Category Archives: army

SECDEF Fired: Hagel Goes Under the Bus

Chuck Hagel

Big news this morning that Defense Secretary Chuck Hagel has been fired by President Obama.  Big news, but not surprising.  Hagel has openly contradicted the President several times, especially regarding the Administration’s rather childish assertions regarding the necessity of ground forces in the fight against ISIS.   You will hear various stories about how this was Hagel’s idea, and of course, the media will dutifully report as fact the White House’s version of events.  But that version will be as accurate and honest as WH proclamations on Benghazi, the IRS, Fast and Furious, ISIS intelligence failures, etc.

Though Hagel was not known as a deep thinker, the idea that he somehow couldn’t grasp the deeper and more complex defense issues smells like the intellectual elitism of the self-proclaimed far-left “ruling” class.  It is far more likely that Hagel attempted to keep Obama and his National Security Council grounded in reality, only to be poo-pooed and brushed aside by the overwhelming cacophony from the Marxist ideologues that have the President’s ample ears.   I was never a big Chuck Hagel fan, as he was a Global Zero guy whose viewpoints at various times bordered on the curious, but as SECDEF I thought he was one of the few at the top of the Defense structure with the spine to stand up to the rampant amateurish stupidity that emanated from 1600 Pennsylvania.  We could have done far worse.  We certainly might going forward.

Whether talks were “initiated” by Hagel or not, the nature of those talks were probably discussions about whether Obama was going to keep tossing aside wise counsel or not in favor of the childlike and naive rantings of his fellow-travelers.  And, the answer today seems to be a resounding YES.  Obama will continue to march forward in secular progressive lockstep to the Internationale, wreaking the concomitant damage on US security, foreign relations, and national power.

Funny that the Secretary of Defense that HE chose, to replace another that had had enough (Panetta), is now thought not to be up to the job.  One has to wonder who is.  Michele Flournoy has been mentioned, along with Ash Carter.  One has to think Bob Work is in the mix.  All are far too talented to want to serve out the last two years of the military train wreck that is the Defense Department under Obama.   It is like being hired to coach the Washington Generals, and being told you are expected to win.

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Early Apaches

How many times have we discussed the post-Vietnam era weapon acquisition of the “Big Five?” The M1 tank, M2/M3 Bradley, the MIM-104 Patriot missile system, the UH-60 Blackhawk transport helicopter, and the AH-64 Apache attack helicopter were all key components of the modernization of the Army after a generation of procurement lost to Vietnam.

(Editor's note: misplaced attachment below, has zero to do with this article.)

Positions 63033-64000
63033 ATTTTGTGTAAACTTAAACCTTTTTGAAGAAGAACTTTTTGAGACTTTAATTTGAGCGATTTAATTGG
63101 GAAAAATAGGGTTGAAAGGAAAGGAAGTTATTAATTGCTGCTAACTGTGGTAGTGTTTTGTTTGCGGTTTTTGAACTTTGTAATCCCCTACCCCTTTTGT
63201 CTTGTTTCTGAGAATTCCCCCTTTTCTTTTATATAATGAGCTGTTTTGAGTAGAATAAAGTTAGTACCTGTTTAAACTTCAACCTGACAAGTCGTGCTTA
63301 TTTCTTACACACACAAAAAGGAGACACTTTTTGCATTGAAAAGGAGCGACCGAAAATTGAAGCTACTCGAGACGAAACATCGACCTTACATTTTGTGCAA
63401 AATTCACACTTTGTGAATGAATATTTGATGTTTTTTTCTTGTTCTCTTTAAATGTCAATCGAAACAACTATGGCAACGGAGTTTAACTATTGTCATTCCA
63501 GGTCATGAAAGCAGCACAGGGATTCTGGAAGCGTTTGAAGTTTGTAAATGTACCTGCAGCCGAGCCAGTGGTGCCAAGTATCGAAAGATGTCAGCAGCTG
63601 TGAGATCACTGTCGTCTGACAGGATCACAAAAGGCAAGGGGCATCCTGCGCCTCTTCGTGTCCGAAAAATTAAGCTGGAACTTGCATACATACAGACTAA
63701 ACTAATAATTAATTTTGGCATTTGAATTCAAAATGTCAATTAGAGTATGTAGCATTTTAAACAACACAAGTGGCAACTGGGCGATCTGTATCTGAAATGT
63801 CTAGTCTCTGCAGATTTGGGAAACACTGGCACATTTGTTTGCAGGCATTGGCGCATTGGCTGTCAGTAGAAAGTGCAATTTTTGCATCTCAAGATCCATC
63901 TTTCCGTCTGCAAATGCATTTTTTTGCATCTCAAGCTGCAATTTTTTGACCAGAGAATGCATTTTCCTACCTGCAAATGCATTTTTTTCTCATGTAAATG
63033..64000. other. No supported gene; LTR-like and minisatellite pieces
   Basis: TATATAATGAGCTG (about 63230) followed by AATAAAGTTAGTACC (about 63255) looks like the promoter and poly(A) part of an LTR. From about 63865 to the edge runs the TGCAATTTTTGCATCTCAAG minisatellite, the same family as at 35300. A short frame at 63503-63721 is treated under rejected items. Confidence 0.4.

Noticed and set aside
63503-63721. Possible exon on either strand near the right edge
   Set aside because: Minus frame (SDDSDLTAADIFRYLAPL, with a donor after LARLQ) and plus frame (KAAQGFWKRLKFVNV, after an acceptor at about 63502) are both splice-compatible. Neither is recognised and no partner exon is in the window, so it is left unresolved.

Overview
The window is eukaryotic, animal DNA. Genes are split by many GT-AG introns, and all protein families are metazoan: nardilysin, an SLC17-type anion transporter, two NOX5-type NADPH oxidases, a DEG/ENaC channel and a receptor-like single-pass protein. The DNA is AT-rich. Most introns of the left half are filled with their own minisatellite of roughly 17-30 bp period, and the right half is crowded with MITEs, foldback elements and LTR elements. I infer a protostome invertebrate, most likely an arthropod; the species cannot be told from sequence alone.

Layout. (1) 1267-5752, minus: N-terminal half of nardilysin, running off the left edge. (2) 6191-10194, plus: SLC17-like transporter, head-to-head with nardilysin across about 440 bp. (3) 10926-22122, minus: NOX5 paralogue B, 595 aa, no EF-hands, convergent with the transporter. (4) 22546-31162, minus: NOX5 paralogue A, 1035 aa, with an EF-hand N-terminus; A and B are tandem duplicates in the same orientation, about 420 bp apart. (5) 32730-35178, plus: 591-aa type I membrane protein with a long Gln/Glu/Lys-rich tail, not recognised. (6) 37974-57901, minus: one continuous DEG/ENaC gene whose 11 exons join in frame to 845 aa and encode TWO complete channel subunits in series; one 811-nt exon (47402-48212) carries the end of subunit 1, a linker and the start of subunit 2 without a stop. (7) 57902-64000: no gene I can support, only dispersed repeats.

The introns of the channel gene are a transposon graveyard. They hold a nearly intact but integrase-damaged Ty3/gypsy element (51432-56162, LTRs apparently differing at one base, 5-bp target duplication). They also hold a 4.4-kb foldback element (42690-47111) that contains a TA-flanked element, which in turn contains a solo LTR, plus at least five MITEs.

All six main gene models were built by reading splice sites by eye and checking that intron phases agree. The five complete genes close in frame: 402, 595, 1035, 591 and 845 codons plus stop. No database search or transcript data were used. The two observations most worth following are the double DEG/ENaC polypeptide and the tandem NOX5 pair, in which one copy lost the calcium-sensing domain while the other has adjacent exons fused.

We like to think of the Apache as being cutting edge technology. And to some extent it really still is. But we do have to acknowledge that it first flew in 1975.

This video touting the survivability of the Apache shows improvements to the weapons, countermeasures, and survivability of the Apache over its predecessor, the AH-1.

Sharp observers will note that the YAH-64 shown differed in a couple significant ways from today’s production model. The horizontal stabilizer used to be mounted at the top of the tail, but is now at the bottom. The profile of the nose has changed somewhat, as the YAH-64 didn’t have the complete TADS/PNVS installed. The sponsons along the nose are longer on the production model.

Production models also have far better Radar Homing and Warning devices and flare/chaff dispensers.

Still, the Apache is not invulnerable. But it was a great improvement over the limitations of the preceding AH-1 Cobra family of helicopters.

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The Defense of the West-SeaCoast Fortifications

Unlike the eastern seaboard, the western coast of the continental United States has relatively few major ports. From south to north, the main seaports include San Diego, Los Angeles, San Francisco, the Columbia River, and Puget Sound. There are others, but those are the “Big Five” handling the majority of seagoing vessels.

Interestingly, all five are quite suited to seacoast defense. Depending on the time in question, Los Angeles and Puget Sound might have posed a challenge for the defender, but by the Endicott period, the guns and mines available were quite suitable to close off each port.

Craig has an interesting post on the concerns the Union had for the security of San Francisco during the Civil War. At that time, San Francisco was by far the most significant western port, and as the shipping point for the vast majority of California gold rush gold that was financing the Union, could have made a very attractive target for a Confederate raider, or an adventurous foreign power, say England.

All of this was known by authorities in Washington.  In 1856 a survey of the terrain brought back numerous recommendations to fortify the bay. Those included additional batteries to supplement Fort Point and located on Alcatraz, Yerba Beuna, and Angel Islands, Point San Jose, and, most important to the Golden Gate, Lime Point opposite Fort Point.  I’ve highlighted some of those on a snip from the 1859 coastal survey map (which, by the way, indicates that someone had “cast a lead” into those waters to figure out the depth):

Similarly, last weekend I enjoyed the view from Cabrillo National Monument.  CNM and Fort Rosecrans National Cemetery are today on the grounds of Naval Base Point Loma, but used to be within the confines of Fort Rosecrans, a Coastal Artillery post with several batteries guarding the entrance to San Diego harbor.